When James Bond ordered an Americano (Campari, sweet vermouth, and soda water) in Casino Royale, Campari had an official place in literary history. But what if the bartender had been out of the ingredients for this classic cocktail? What Campari substitute could he have served the famous spy?
The Americano and the Negroni are two refreshing cocktails based on the pleasantly bitter Italian aperitif. Campari's flavor is hard to describe and it seems to be in the "love it or hate it" category of spirits. There's the bitter bite of rhubarb and orange, red berries, a strong herbaceous nose, and very floral flowers. That's why gin, with a similar flavor profile, is the best for mixing in Campari cocktails.
The most common substitute for Campari is Aperol, another Italian aperitif. And while they're sort of interchangeable, they're also pretty different. Campari was invented in Milan in 1860. Aperol came about much later in 1919 in the town of Padua.
Aperol is bright orange and easy to spot on a shelf usually right next to the bright red glow of Campari. Aperol is slightly sweet while Campari is heavier on the bitter orange.
That bright red color comes from carmine dye which actually comes from bugs. Yes! Crushed cochineal insects gave Campari its color up until 2006 when carmine stopped being used. So, fortunately, Campari is vegan-friendly.
Aperol comes in at only 11% ABV, while Campari packs more punch at 23% ABV. And interestingly, the alcohol content of both vary depending on which country they're being exported to. The Aperol Spritz (Aperol, prosecco, and a "spritz" of club soda) is the unofficial afternoon drink of Italy with its lower alcohol content. Negroni and Americanos are saved for the evening when passing out is universally more acceptable.
There are other bitter liqueurs aside from Aperol that can be used as a Campari substitute. Hopefully, James Bond's bartender is up to date on these alternatives. Because if anybody needs a drink these days, it's an international spy.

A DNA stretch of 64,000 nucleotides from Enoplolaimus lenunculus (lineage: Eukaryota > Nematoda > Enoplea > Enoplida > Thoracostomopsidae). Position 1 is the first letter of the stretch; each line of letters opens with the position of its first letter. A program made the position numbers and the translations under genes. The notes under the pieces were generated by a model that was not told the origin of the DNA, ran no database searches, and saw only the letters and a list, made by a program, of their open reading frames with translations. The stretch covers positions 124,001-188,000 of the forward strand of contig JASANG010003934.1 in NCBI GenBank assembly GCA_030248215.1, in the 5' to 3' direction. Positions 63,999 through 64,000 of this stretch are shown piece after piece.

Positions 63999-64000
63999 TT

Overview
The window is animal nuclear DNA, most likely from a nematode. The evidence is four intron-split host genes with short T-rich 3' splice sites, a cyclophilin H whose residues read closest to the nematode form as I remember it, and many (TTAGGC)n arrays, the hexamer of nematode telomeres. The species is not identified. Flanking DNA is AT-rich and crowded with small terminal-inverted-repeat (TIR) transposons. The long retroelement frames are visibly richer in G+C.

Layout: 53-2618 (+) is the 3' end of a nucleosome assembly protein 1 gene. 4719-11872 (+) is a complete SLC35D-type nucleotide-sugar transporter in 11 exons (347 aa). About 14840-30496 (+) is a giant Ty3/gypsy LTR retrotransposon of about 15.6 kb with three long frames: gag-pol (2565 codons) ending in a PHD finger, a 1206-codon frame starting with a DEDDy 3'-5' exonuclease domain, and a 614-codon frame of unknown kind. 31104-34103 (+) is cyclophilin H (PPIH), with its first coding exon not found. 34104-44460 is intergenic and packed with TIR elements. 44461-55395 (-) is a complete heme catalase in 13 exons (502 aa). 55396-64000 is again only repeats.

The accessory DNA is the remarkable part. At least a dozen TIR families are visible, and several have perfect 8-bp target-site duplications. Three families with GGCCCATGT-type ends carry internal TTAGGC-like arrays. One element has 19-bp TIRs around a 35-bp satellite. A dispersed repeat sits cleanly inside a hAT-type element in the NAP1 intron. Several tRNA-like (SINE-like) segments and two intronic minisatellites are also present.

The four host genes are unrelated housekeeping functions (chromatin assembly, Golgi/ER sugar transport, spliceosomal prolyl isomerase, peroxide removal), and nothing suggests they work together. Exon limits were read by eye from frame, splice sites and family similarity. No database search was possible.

Tattersall Bitter Orange
This Minneapolis distillery started producing this bitter liqueur made from three types of oranges and a secret blend of spices in 2015. This relatively new kid on the block does an impressive Americano interpretation. Check out all their creative spirits at this very cool distillery.
Leopold Bros. Aperitivo
Another newcomer to bitter orange deliciousness, this recipe includes gentian root, grapefruit peels, hyssop, and coriander. Cane sugar for sweetness and traditional South American cochineal insects for color give this a shout out to traditional Campari.
Contratto Bitter Liqueur
Made from 24 herbs, spices, roots, and seeds, the complexity of this drink keeps you sipping. There's aloe, bitter and sweet orange peels, cardamom, cloves, gentian root, ginger, hibiscus, mint, rhubarb, sage, and even wormwood. All this flavor is infused into Italian brandy. There are no insects in this Campari substitute. This time the color comes from carrot and beet extracts.
The tall skinny bottle of Galliano is hard to miss behind the bar. Bright red with an infusion of
oranges, bergamot, bitter oranges, chinotto, tangerines, and grapefruit, this liquor is practically begging to be mixed and adorned with a garnish. Add in a beautiful mix of botanicals including anise, juniper, cardamom, sandalwood, sage, lavender, peppermint, cinnamon, and vanilla. Galliano not only works as a Campari substitute, but it's good to have on hand for creative cocktail recipes including coffee drinks!
Luxardo Bitter Rosso
Mixology geeks know about Luxardo's Maraschino liqueur and brandied cherries in a jar. But their Bitter Rosso is just as good. Herbs, spices, and citrus fruits including mint, marjoram, thyme, and bitter orange. They also leave out the bugs to make it vegan friendly.
Don Ciccio & Figli Ambrosia
This very Italian named bittersweet liqueur is actually made in Washington D.C. Turmeric, carrots, Florida blood oranges, and Virginia cantaloupe are combined with Italian botanicals. This family recipe combines their Italian heritage with their DC surroundings.
Gran Classico Bitter Liqueur
Gran Classico Bitter Liqueur follows the original 1860's Italian recipe. Today, the Tempus Fugit brand distills this product in Switzerland using 25 herbs and roots including wormwood, gentian, rhubarb, hyssop, and bitter orange peel. The color occurs naturally from the maceration process.
Whether you're trying Gaspare Campari or regular Campari, sometimes even the best drinks need something a little different. Whether you're an international spy in New York, or on vacation sipping a martini, everyone has a favorite drink. What's yours?